If experts who spoke to HR Dive agreed on anything, it's this: HR departments may be missing the boat if they've waited until now to plan for changes to federal overtime regulations.
The U.S. Department of Labor (DOL) began the journey to update the Fair Labor Standards Act's (FLSA) salary threshold overtime exemption for certain white-collar professionals an administration ago when it attempted to raise the threshold to $47,476 in 2016. After court battles, a presidential election and then some, employers have now had almost four years to prepare for changes.
"The pain point is going to be for employers who don't react appropriately," David Miller, attorney at Bryant Miller Olive, told HR Dive in an interview. "What they need to be doing … is get ready."
Miller and other sources echo what legal experts have been saying since a federal judge enjoined the Obama administration's update in 2016: Employers need to prepare to either pay newly eligible workers overtime, or give them a raise that puts them over the new $35,568 threshold.
That calculation involves a cost and benefit analysis that should be easy to put together provided the employer has the necessary data gathered in one place, Tammy McCutchen, shareholder at Littler Mendelson, said in an interview with HR Dive. There's also a chance employers might discover that some employees are incorrectly classified as either exempt or non-exempt in the process.
One thing the final rule does not change is the FLSA's duties test. Employers should take note that law's overtime exemptions apply only to white-collar professionals in certain positions, including executive, administrative, professional, computer and outside sales employees. Job titles do not determine an employee's exempt status, according to DOL.
Reclassifying employees does take time, McCutchen noted. "My experience is that those do take longer than 90 days." Per DOL, the final rule is set to take effect Jan. 1, leaving employers approximately 99 days to prepare.
One of the issues employer groups raised in public comments on the proposed rule was time to compliance. The Society for Human Resource Management, for example, asked DOL to grant in the final rule at least 120 days between announcement and implementation. But it appears the January deadline is here to stay: It's unlikely that the agency would be able to extend the deadline past the current one, Susan Harthill, partner at Morgan Lewis, told HR Dive, because it would have to go through further rulemaking to do so.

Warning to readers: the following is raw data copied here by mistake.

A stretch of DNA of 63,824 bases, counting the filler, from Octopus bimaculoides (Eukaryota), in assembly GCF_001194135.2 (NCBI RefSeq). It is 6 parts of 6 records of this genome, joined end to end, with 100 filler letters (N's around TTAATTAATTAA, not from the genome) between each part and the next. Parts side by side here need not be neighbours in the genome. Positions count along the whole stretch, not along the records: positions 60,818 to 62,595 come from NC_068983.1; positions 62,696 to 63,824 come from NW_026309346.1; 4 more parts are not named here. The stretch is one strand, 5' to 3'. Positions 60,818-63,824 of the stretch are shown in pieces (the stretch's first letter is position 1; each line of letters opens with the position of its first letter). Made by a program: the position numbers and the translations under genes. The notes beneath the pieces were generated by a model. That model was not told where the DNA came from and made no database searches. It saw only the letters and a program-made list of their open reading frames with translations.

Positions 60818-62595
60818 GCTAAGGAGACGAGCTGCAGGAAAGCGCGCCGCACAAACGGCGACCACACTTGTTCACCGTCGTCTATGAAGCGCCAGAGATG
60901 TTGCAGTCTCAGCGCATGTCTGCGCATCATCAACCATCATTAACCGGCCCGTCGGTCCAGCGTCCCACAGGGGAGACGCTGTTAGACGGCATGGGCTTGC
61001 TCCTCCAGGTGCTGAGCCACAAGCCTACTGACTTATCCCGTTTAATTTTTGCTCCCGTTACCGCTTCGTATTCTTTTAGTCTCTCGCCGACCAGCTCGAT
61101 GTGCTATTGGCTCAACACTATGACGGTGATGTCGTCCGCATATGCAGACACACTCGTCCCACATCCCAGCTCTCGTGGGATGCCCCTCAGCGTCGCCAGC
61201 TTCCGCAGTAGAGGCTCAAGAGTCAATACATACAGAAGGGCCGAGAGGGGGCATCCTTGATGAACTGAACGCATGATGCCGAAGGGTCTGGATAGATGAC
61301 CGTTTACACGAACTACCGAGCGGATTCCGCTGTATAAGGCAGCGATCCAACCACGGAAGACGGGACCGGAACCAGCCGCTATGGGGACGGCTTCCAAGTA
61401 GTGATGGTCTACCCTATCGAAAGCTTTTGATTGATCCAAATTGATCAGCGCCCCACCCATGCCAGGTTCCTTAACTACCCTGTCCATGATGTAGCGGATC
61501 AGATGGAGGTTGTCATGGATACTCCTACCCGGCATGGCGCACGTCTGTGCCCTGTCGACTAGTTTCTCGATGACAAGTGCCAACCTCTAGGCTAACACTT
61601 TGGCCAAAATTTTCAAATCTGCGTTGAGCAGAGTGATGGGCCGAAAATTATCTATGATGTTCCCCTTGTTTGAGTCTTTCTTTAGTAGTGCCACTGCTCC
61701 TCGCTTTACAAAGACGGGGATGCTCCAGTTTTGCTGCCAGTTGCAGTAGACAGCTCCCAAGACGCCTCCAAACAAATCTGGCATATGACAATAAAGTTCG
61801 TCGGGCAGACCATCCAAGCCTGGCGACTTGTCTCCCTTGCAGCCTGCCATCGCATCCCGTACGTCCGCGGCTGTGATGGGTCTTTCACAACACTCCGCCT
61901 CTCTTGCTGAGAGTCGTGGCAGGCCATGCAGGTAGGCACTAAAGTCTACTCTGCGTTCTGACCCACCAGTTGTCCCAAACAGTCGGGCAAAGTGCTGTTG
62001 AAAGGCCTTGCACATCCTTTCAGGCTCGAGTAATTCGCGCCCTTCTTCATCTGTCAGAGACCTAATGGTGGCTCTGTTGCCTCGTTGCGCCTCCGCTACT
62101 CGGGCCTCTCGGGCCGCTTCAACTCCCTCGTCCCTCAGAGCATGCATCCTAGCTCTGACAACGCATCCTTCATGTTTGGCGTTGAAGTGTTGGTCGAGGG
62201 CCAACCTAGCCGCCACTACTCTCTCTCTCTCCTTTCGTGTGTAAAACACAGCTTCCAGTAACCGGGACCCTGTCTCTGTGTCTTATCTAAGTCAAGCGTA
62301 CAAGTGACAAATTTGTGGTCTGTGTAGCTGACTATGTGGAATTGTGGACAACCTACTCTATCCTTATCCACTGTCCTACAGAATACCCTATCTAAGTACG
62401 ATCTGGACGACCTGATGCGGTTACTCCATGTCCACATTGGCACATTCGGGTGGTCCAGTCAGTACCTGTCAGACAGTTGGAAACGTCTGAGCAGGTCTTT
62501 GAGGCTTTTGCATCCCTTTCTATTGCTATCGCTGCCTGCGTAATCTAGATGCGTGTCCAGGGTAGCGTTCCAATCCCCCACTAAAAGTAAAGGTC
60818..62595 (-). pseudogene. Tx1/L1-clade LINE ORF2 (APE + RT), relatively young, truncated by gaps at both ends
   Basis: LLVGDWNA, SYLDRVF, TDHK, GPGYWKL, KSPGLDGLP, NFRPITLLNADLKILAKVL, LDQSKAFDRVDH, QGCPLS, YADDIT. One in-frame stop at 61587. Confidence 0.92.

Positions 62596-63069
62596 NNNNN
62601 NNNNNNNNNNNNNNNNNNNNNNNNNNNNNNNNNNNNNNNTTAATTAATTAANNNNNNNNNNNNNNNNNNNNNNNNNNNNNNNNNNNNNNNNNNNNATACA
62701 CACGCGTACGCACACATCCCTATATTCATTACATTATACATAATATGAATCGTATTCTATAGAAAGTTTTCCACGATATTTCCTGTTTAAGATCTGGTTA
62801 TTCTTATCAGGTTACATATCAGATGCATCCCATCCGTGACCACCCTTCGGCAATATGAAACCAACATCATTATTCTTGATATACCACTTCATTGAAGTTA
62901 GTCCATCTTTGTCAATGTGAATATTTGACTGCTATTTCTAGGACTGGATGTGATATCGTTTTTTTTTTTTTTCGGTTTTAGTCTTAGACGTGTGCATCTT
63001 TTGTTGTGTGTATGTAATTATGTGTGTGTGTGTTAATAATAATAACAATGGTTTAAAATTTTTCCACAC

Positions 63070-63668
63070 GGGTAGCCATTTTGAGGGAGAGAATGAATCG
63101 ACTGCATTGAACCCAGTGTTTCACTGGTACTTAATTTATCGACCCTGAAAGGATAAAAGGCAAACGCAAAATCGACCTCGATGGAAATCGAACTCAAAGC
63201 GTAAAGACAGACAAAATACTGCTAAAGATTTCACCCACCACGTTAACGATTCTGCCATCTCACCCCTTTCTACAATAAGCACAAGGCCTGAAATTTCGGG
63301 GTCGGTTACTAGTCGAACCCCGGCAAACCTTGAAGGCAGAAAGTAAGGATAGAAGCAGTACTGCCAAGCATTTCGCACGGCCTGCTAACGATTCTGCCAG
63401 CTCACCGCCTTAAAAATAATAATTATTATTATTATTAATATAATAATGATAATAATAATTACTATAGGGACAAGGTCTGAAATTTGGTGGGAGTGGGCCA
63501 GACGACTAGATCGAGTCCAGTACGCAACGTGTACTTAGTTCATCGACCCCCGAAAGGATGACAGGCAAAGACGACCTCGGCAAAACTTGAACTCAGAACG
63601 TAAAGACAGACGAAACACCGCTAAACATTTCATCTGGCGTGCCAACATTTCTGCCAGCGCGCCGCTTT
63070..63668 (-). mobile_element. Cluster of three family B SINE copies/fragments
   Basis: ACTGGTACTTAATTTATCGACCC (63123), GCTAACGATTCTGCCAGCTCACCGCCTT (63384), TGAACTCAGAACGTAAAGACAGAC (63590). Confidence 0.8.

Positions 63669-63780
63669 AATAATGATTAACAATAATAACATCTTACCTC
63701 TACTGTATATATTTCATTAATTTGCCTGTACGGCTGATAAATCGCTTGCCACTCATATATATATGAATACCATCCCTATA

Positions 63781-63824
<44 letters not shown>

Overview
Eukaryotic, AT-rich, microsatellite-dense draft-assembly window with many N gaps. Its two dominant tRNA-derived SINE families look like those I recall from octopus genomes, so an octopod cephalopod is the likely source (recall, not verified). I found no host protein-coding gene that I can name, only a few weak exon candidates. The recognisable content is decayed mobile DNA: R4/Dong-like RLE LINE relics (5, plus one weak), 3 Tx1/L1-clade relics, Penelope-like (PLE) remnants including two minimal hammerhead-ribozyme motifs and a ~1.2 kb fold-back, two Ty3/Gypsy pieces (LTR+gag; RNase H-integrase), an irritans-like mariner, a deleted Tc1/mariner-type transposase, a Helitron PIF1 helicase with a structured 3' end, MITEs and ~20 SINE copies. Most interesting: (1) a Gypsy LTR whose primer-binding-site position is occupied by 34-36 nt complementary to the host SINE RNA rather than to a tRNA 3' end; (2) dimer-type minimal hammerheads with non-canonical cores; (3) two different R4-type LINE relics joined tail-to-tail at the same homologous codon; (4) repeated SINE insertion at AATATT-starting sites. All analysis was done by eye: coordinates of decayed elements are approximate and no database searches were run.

Who bears the most burden?
The final rule is likely to be most burdensome on mid-sized employers, Miller said, particularly if such organizations don't already track workers' time. Skipping this type of tracking isn't a good idea, Miller said: "You should be tracking for performance if not for pay."
Although it's not yet clear which industries will be most impacted by the Trump administration's rule, a 2016 analysis of the Obama DOL's rule found that the education and health services, professional and business services, and financial activities sectors had the highest number of potentially affected workers.
"Education and health services, wholesale and retail trade, and professional and business services, are the most impacted industries, according to DOL, but ALL industries are potentially impacted," Harthill said in a statement emailed to HR Dive. "Also often overlooked is the impact on non-profits and state and local governments, which are subject to the FLSA and often have lower salaries."
Employers, regardless of where they operate, will also need to determine how they'll handle bonuses under the rule, McCutchen said. Employers may include certain non-discretionary bonuses and incentive payments and commissions paid annually as up to 10% of an employee's salary level when calculating whether they fall beneath the new threshold.
Don't forget about managers, employees new to timekeeping
Beyond the issue of reclassification, employers must also determine how they plan to communicate the situation to employees directly affected by the rule. Those who have never tracked their time will need to be trained on how to do so, McCutchen said.
The same goes for managers who've never had to manage non-exempt employees, which is not an uncommon situation for employers to face, Miller said. Employers need to ensure these managers familiarize themselves with managing overtime limits and preparing budgets accordingly, and employees new to the process may be liable to "let it slip" when it comes to tracking hours, he noted.
"Some are going to see it as just more hassle than they want to deal with," Miller said, adding that the burden of compliance is something else employers will want to factor into their cost-benefit analyses.
January won't mark the last time the overtime threshold is updated, as DOL said it intends to do so every four years. This differs from the process of an automatic index that some employee advocates called for.
And while the rule may face legal challenges in the near future, that shouldn't delay employer compliance efforts, McCutchen said.